Grandma’s Necklace

Photo Credit – Tara Theresa Hill

Something like this happened to me once, so I decided to write a story about it.  Hope you enjoy!

Sarah was an imaginative child.  One of her favorite games was dress up.  She loved to put on her mother’s clothes and jewelry and pretend that she had been magically transported back to a different time period.  The only piece of jewelry that Sarah wasn’t allowed to play with was her mother’s silver locket.  The locket was oval-shaped with a floral leaf pattern.  Her mother rarely wore it anywhere, so Sarah didn’t understand why she couldn’t wear it instead.  One day she asked her mother, “Why can’t I wear your silver locket?”

Her mother put down the book that she was reading and gestured for Sarah to join her on the couch.  “That locket belonged to Grandma Rose.  It is one of the few things she owned that I still have left.”

“But I’ll be careful.  Don’t you trust me with it?” whined Sarah.

Sarah’s mother sighed.  “It’s not that I don’t trust you with it.  It’s just that it is too precious.  This isn’t a piece of costume jewelry, Sarah.  I would be devastated if something happened to it.”  Seeing Sarah’s disappointed face, she said, “It was my mother’s favorite necklace.  If it gets damaged or lost, it can’t be replaced.”  She put an arm around her daughter’s shoulders.  “Do you understand?”  Sarah nodded, but she didn’t really get it.

A few weeks later, her mother was away at a conference.  While her father was busy working on a project in the garage, Sarah crept up to the door of her parents’ bedroom.  She tiptoed up to her mother’s large, ebony-colored jewelry box and lifted the lid.  A shiver passed over her shoulders.  Sarah knew that she shouldn’t be doing this.  The pretty, silver locket felt cold in her fingers.  Fumbling with the chain, Sarah put on the necklace, closed the jewelry box, then snuck out of her parents’ bedroom before anyone could notice what she had done.

Sarah went down the block to visit her friend, Katie.  When she got there, Katie smiled, “Hey!  Want to see my new dollhouse?”  Sarah rolled her eyes.  Katie was always showing off some new toy.  “That’s kid stuff.  I have something way cooler than that.”

“Oh, yeah?  What is it?” asked Katie.

Sarah reached under her shirt to pull out the silver locket to show Katie, but it wasn’t there.  “Oh, no,” moaned Sarah.  “What’s wrong?” asked Katie.  Sarah unclipped the chain from around her neck and examined it.  It was bare.  “My mother’s locket!  It’s gone!” wailed Sarah.

“Where did you last see it?” asked Katie.

Sarah put the chain back on.  “I came here right after I took it out of her jewelry box.”

“You mean you stole it?”

“No!  I just borrowed it.”

“Did you have permission?” asked Katie.

“Not really…” mumbled Sarah.  “But that doesn’t matter now!  I have to get it back before Mom gets home.”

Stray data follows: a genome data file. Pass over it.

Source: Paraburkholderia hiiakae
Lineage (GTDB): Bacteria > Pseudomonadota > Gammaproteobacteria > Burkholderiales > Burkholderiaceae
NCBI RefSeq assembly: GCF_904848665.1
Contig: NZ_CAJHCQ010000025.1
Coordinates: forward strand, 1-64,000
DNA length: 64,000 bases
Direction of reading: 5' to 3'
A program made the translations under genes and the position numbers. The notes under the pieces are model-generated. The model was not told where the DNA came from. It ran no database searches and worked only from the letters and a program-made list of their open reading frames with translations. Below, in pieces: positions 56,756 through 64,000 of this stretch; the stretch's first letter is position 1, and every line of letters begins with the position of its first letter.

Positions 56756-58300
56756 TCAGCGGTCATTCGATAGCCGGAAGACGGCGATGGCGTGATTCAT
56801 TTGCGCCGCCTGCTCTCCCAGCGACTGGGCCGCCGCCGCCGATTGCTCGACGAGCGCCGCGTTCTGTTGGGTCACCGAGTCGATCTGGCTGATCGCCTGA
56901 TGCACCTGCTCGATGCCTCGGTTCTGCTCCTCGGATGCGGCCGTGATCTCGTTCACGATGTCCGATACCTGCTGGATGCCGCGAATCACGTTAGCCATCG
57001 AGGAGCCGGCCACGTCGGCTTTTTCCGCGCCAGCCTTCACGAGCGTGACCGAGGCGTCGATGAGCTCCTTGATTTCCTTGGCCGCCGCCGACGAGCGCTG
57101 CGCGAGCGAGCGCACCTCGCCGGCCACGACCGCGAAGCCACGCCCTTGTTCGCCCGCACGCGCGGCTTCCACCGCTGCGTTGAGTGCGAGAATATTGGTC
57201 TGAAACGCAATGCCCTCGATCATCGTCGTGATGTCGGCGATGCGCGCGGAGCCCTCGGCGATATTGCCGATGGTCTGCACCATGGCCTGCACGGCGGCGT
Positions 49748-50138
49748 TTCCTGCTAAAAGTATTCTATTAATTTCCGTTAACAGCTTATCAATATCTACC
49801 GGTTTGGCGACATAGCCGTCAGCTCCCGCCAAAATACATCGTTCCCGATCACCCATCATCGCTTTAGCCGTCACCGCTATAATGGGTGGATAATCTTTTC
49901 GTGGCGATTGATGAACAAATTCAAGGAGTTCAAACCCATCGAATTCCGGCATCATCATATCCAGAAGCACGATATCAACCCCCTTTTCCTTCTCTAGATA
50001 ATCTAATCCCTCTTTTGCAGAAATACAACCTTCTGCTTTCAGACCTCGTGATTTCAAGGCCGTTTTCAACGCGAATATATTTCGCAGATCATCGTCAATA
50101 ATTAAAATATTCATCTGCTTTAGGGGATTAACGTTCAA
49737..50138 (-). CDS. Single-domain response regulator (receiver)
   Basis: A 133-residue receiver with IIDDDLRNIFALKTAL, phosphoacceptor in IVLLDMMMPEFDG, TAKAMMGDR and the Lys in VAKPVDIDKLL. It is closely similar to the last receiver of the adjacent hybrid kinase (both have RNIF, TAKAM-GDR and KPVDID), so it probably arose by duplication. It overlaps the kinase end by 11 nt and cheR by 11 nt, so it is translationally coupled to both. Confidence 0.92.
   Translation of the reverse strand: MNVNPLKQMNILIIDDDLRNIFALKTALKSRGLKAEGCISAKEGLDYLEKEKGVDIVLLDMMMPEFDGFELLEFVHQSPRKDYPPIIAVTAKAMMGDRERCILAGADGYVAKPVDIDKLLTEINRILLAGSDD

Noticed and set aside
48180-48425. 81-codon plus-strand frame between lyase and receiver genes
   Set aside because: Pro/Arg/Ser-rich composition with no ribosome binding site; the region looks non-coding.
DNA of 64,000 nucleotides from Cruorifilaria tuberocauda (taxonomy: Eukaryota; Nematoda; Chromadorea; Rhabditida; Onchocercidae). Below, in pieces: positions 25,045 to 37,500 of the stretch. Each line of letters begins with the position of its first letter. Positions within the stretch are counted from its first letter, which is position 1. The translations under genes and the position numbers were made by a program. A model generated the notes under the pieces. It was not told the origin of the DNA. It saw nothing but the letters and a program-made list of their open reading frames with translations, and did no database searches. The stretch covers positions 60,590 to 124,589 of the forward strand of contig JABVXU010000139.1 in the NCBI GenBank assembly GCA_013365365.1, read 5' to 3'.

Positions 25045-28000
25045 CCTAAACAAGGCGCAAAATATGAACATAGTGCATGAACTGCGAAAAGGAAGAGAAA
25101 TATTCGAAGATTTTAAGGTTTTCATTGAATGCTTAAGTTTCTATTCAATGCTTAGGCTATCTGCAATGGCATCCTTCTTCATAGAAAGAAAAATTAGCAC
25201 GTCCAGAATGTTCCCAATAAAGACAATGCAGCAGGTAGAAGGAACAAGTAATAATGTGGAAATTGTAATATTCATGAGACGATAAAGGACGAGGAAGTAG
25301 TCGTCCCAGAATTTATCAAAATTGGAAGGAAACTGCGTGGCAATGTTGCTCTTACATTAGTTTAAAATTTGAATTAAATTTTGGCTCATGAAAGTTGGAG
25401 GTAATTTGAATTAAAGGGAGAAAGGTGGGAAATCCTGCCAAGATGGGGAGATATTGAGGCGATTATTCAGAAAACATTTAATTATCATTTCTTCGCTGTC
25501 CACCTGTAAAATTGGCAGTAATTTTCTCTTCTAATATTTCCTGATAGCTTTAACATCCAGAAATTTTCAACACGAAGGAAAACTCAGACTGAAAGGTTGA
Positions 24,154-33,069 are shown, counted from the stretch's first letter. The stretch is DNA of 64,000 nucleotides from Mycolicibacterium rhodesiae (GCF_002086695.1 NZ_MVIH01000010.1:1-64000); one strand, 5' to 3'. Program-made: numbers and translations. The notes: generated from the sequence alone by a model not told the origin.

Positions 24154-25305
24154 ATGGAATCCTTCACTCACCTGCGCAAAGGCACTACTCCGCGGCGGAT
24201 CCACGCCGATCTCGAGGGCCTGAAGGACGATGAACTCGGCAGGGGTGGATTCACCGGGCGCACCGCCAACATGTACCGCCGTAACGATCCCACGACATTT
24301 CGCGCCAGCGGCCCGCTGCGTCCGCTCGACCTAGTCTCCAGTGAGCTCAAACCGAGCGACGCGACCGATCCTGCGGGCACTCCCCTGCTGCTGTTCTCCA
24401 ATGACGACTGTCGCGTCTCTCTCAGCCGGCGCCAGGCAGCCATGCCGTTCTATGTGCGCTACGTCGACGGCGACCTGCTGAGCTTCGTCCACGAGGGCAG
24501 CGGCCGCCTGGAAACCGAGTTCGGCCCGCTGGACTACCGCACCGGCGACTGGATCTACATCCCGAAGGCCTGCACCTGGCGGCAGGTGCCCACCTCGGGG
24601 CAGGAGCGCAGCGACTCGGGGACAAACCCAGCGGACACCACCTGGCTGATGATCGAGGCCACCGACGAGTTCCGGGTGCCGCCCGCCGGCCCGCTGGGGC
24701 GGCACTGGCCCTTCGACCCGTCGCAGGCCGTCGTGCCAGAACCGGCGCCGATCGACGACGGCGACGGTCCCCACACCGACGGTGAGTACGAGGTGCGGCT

“Then we’ll have to retrace your footsteps.  It must be somewhere between here and your house.  Come on!  I’ll help you search for it.”

The two girls spent over an hour looking all over the block.  They even checked inside Sarah’s house.  The locket was nowhere to be seen.  The girls went down to the front porch.  It was starting to get dark out.  “I’d better head home,” said Katie.  “It’s almost dinner time.”

“Okay.  Thanks for your help,” said Sarah.  “I’m going to keep looking.”

“You’re welcome.  I hope you find it soon,” said Katie.

“Me too.  Mom’s coming home tomorrow.”

Sarah went back into the house.  After dinner, she went into the living room and grabbed the old family photo album.  Sitting on the couch, she flipped through the pages.  Baby pictures, birthday parties, Christmases, and graduations flashed by along with candid photos.  She stopped at a picture of a greying woman sitting in an armchair reading a book.  She was wearing the silver locket.  Grandma Rose looked back at Sarah over the top of her book.  Sarah had never met her maternal grandmother.  Grandma Rose had passed away three years before Sarah was born.  Sarah knew her mother had been too brokenhearted to name her after grandma, so she had given her “Rose” as a middle name.  “Sarah Rose…” she murmured her own name.  Then she had an idea.

Going into the storage closet, she pulled out three small candles.  She found a lighter and a small ceramic plate in the kitchen.  She filled a glass of water and placed that on her dresser along with the plate and the candles.  Then she took Grandma Rose’s picture out of the photo album, brought it into her bedroom, and shut the door.  Making sure it was a safe distance away, she placed the photo by the candle.  Her mother had taught her about praying to her ancestors and now seemed like as good a time as any.

Kneeling in front of her dresser, she started talking to Grandma Rose.  She told her all about the events leading up to the loss of the locket.  When she was finished, she said, “No matter what happens, I promise to tell Mom and Dad what I did.  I know it was wrong.  I just really wish that I could find the locket so that Mom wouldn’t be sad.  She loves you, Grandma Rose.  If you can hear me and there is anything that you can do, please help me find it.”

As she stood up, Sarah heard a soft, metallic swishing sound and felt something settle on her neck.  She looked down.  The locket had reappeared on the chain.

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